// store 8 bytes
       vst1_u8(dst, finalValue);

       src+=24;
       // move to next row
       dst+=8;

   }

}

void downsample3d( uint8_t* src, uint8_t *dest, int srcWidth, int srcHeight )
{
    for (int r = 0; r < (int)srcHeight/3; r++)
    {
         downsample3dOnePass(src, dest, srcWidth);
    }
}

UPDATE: According to bitbank answer:

    inline void downsample3dOnePass( uint8_t* src, uint8_t *dst, int srcWidth, int srcHeight, int strideSrc, int strideDest)
    {
        int iDestPitch = (strideDest);
        uint8_t *s, *d;
        uint8x8x3_t u88line0;
        uint8x8x3_t u88line1;
        uint8x8x3_t u88line2;
        uint8x8_t   u88Final;
        uint16x8_t  u168Sum;
        int16x8_t   i168divisor = vdupq_n_s16(7282/2); // 65536/9 - used with doubling saturating return high multiply

        for (int r = 0; r < srcHeight/3; r++)
        {
            d = &dst[iDestPitch * r];
            s = &src[srcWidth * r*3];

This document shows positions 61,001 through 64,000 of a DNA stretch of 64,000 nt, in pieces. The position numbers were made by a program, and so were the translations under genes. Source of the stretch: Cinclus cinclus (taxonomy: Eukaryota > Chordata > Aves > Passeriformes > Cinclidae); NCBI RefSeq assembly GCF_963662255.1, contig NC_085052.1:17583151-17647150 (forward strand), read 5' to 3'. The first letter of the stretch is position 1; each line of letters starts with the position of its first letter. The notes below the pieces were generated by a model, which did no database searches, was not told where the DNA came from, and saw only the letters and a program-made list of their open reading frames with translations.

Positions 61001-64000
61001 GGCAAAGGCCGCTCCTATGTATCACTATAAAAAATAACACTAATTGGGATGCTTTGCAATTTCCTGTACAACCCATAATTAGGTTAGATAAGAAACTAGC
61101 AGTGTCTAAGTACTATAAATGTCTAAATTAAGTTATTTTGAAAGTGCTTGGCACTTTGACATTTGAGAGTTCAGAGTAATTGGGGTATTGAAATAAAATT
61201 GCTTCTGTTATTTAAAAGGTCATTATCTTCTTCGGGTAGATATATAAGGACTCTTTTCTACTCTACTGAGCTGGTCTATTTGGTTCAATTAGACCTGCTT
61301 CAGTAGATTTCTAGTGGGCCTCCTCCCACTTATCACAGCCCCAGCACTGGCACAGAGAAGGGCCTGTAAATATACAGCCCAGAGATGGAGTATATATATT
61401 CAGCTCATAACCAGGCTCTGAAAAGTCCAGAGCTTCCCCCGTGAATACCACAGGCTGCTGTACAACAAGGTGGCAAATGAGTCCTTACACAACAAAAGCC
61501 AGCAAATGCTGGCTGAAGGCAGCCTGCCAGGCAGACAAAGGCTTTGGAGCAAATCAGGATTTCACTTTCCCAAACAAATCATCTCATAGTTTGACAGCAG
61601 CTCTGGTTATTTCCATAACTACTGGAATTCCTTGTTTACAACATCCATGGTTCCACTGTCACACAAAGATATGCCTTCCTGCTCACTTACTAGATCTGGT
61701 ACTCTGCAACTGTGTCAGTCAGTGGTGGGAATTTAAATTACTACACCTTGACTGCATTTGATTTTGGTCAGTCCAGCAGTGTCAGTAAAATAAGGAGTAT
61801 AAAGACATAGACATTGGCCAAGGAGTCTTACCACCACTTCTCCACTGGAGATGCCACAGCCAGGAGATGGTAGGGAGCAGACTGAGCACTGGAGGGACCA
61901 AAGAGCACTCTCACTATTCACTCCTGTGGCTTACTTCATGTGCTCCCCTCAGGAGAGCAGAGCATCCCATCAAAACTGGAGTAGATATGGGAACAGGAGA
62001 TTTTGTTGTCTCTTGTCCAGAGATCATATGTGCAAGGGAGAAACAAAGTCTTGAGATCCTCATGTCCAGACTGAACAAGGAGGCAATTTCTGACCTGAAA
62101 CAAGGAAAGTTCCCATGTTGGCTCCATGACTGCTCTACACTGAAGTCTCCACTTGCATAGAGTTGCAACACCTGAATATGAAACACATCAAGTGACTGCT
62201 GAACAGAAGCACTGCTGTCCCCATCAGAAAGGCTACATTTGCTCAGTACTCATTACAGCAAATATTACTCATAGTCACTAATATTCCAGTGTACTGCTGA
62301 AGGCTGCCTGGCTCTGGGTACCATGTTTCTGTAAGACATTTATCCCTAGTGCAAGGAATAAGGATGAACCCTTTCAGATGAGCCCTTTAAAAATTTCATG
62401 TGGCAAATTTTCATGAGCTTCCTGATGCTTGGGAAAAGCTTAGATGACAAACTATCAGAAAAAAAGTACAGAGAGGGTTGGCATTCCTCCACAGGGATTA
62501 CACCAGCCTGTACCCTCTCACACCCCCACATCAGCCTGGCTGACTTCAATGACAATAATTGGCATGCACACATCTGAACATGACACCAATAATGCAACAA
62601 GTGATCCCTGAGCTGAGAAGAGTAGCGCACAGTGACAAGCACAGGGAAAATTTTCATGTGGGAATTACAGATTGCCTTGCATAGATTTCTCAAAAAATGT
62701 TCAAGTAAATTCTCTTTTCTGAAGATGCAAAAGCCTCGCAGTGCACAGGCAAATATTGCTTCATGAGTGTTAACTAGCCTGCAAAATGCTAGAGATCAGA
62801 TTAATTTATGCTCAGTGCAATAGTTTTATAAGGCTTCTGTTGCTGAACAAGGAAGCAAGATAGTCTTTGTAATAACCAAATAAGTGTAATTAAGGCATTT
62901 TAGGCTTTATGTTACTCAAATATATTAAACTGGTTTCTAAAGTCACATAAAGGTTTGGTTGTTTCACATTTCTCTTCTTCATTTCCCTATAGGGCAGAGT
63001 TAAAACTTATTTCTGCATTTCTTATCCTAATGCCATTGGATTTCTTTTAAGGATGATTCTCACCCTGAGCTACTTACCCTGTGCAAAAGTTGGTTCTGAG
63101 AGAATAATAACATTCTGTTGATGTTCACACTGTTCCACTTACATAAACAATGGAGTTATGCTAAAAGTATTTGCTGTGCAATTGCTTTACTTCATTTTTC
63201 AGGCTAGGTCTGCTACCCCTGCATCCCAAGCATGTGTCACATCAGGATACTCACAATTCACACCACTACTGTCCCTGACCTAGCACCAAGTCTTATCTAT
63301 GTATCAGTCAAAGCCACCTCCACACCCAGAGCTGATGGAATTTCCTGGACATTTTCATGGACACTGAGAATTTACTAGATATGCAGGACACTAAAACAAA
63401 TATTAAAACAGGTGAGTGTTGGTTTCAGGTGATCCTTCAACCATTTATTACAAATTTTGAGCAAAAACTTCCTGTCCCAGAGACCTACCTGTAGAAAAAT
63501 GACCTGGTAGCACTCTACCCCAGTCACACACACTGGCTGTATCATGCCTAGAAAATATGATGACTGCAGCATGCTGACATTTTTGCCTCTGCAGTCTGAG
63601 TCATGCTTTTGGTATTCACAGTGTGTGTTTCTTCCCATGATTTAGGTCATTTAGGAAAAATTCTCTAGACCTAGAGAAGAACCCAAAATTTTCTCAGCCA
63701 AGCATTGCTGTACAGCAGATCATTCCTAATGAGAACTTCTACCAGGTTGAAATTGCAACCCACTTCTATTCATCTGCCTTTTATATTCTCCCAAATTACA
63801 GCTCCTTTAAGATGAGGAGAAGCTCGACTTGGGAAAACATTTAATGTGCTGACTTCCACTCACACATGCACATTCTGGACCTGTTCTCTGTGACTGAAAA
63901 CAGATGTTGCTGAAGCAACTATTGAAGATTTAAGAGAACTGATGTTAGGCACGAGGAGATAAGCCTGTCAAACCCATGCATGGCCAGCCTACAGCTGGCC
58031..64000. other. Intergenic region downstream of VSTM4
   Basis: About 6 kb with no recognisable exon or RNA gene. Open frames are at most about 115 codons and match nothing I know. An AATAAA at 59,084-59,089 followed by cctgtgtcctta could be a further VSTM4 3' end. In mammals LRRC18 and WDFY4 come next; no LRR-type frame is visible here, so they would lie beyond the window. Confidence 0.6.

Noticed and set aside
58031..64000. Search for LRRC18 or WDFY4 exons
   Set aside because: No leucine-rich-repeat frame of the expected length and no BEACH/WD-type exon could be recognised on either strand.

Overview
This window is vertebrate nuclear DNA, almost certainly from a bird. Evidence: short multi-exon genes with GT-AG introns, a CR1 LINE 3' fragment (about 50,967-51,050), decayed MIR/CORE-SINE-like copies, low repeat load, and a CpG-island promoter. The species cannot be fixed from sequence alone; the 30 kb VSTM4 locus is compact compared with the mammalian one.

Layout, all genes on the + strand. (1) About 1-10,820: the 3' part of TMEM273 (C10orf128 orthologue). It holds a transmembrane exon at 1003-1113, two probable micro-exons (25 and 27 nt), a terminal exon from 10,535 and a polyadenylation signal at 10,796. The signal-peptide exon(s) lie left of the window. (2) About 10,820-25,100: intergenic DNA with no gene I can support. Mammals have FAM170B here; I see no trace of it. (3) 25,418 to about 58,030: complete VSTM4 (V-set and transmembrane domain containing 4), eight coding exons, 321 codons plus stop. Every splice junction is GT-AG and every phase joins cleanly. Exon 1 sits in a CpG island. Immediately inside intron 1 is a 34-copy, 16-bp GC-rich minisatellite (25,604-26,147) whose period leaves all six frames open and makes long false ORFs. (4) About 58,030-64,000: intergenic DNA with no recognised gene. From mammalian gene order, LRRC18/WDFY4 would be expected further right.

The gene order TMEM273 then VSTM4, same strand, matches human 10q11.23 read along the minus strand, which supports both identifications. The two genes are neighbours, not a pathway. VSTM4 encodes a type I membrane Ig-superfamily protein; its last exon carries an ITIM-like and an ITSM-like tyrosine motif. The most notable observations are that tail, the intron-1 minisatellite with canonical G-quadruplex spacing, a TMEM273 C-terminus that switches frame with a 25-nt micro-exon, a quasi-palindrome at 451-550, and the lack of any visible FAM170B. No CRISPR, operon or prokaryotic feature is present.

for (int c = 0; c < srcWidth/3; c+=8)
            {
                // load 8 sets of 3x3 pixels (grayscale)
                u88line0 = vld3_u8(&s[0]);
                u88line1 = vld3_u8(&s[srcWidth]);
                u88line2 = vld3_u8(&s[srcWidth*2]);
                s += 24;
                // Sum vertically
                u168Sum = vaddl_u8(u88line0.val[0], u88line0.val[1]); // add with widening
                u168Sum = vaddw_u8(u168Sum, u88line0.val[2]); // accumulate with widening (horizontally)
                u168Sum = vaddw_u8(u168Sum, u88line1.val[0]); // add the other vectors together
                u168Sum = vaddw_u8(u168Sum, u88line1.val[1]);
                u168Sum = vaddw_u8(u168Sum, u88line1.val[2]);
                u168Sum = vaddw_u8(u168Sum, u88line2.val[0]);
                u168Sum = vaddw_u8(u168Sum, u88line2.val[1]);
                u168Sum = vaddw_u8(u168Sum, u88line2.val[2]);